MOBILE, Ala. (WALA) – Evictions have resumed in Alabama – albeit on a limited basis.

Alabama Gov. Kay Ivey ordered a halt to evictions in April amid the novel coronavirus outbreak. In addition, renters got protection from overlapping provisions from the U.S. Department of Housing and Urban Development and the Coronavirus, Aid, Relief, and Economic Security (CARES) Act.

Those federal protections remain in place for people who are in taxpayer-subsidized housing and renters who live in buildings with federally back mortgages. Sgt. John Spivey, who oversees court-ordered evictions for the Mobile County Sheriff’s Office, said landlords with federally backed mortgages have the opportunity for some assistance, as well.

“The theory being, he can get federal relief, he needs to pass it on,” he said.

But the governor’s proclamation expired June 1. That means renters not covered by those federal restrictions now are subject to eviction if they fail to pay their rent.

Spivey said his division has executed 17 evictions since the beginning of the month. That’s down from a pre-pandemic average of 20 to 25 per week.

“We’re way down, and I think landlords and attorneys are aware,” he said.

Officials from the Baldwin County Sheriff’s Office said they do not keep track of evictions as a separate category from other civil actions the agency handles.

Spivey said most of this month’s evictions had been in the works since before the pandemic and involve renters with lease violations. Even before the pandemic, landlords were permitted to evict renters for those reasons. Spivey said the Sheriff’s Office executed two of those evictions in May, including of a man charged with setting his apartment on fire.

“I don’t think there’s a judge that would stop that,” he said.

Dev Wakeley, a policy analyst at the advocacy group Alabama Arise, said even with the limitations, evictions statewide are up 70 percent this month over June 2019.

“We’re very far away from a real return to normal. The protections against evictions should be extended for everyone in the state of Alabama throughout the duration of this crisis,” he told FOX10 News. “We’re not to the point where we can resume normal operations. Things simply aren’t what they were a few months ago. And we can’t pretend that they are. It’s needlessly cruel to say that we need everyone to stay at home, and then kick people out of their homes because they can’t pay during a pandemic.”

But Nathan Friedlander, a Mobile lawyer who represents landlords, pointed out that the federal government has provided substantial sums of money to struggling households in the form of stimulus and expanded unemployment benefits. He said many of his clients were dealing with tenants who were not paying even before the outbreak.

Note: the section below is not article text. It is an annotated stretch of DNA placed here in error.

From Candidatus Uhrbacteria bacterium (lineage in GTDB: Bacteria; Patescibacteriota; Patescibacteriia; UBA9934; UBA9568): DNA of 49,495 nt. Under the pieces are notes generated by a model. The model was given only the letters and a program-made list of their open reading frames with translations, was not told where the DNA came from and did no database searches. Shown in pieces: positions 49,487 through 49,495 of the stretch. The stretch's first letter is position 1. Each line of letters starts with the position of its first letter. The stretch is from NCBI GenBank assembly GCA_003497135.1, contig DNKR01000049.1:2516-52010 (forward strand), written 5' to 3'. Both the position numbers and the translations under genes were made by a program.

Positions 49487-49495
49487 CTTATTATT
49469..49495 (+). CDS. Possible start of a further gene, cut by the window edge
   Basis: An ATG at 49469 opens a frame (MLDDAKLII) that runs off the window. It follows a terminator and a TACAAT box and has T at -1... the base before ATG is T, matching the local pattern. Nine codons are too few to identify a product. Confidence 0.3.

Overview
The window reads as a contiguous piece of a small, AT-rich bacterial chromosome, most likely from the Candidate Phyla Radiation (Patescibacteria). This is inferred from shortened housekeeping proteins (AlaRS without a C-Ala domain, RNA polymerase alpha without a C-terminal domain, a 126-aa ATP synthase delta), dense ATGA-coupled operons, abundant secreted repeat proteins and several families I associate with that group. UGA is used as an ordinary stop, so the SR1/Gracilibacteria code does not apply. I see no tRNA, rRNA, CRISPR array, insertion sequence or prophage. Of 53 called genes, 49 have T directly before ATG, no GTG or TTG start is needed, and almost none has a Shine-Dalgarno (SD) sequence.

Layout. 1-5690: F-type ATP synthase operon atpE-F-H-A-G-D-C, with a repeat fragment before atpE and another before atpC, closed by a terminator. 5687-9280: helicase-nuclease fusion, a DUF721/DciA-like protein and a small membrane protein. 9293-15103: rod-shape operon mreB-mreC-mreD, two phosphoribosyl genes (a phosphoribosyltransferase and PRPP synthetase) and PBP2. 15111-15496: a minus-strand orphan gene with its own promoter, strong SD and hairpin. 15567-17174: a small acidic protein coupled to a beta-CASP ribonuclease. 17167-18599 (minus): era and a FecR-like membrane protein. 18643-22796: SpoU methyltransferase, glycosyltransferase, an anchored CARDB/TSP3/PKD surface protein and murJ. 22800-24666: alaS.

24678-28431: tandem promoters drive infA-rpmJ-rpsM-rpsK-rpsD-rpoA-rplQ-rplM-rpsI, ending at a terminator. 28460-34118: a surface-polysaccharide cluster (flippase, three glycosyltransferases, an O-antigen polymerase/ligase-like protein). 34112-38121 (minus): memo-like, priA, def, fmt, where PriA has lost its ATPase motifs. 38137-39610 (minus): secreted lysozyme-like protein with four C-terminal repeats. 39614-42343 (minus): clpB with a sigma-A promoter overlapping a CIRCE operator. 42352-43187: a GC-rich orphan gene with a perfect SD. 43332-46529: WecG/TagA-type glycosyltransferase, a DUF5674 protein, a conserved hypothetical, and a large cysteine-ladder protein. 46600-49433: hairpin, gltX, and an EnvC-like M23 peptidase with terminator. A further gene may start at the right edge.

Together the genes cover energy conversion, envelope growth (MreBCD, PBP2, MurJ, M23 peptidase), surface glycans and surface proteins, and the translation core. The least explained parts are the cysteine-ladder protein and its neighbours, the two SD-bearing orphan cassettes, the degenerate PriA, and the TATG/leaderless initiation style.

“A lot of the smaller clients rely on their rental properties as retirement income or income to live off of,” he said. “A lot of them have mortgages on the properties, so they rely on the income to pay the mortgages. And also, a good part of the rental income for most landlords goes towards maintenance and upkeep of the properties. And the maintenance doesn’t stop just because there’s a delay in paying the rent.”

Going forward, evicting renters figures to be a more arduous process than it was before the pandemic. The CARES Act eviction restrictions expired July 27, but HUD recently extended its protections until Aug. 31.

Friedlander said federal rules requiring an additional 30 days of notice have no expiration date. In Mobile County, judges now require attorneys to file an affidavit on evictions stating that those proceedings are not subject to any restrictions.

It all adds up, Friedlander said, to hardship for small landlords who cannot absorb month after month without rental income.

Wakeley said the federal funds under CARES Act just kept working families afloat. He noted that the expanded unemployment benefits expire at the end of next month.

“And when that happens, people are going to be out on the street, and we can tell this,” he said. “We’ve already got the data to know that evictions are going to increase dramatically. … People are getting kicked out just because they can’t afford it.”

Friedlander agreed that a reduction of federal assistance will lead to evictions. But he said some tenants skipped rent even when they were receiving those benefits.

“One of the things that I see that’s going on is that people seem to view this moratorium as an excuse to not pay rent,” he said. “And what it's gonna end up doing, I think, is create a backlog of evictions.”

Friedlander said the number of houses for sale in Mobile County has plummeted, which has created strong demand for rental housing. He said his clients easily could find new tenants if the could get their non-paying tenants out.

Evictions are costly and heart-wrenching for both sides, Friedlander said.

“An eviction is really bad for the landlord. It’s really bad for the tenant,” he said. “Tenants have to realize that when there’s an eviction, that’s gonna go on their permanent record. … It is bad for the landlord because they have to go through the cost of the eviction to recover the property (and) have turnover expenses.”

Spivey, of the Sheriff’s Office, said an anticipates a spike when all of the protections finally go away.

“Those cases are stacking up,” he said.

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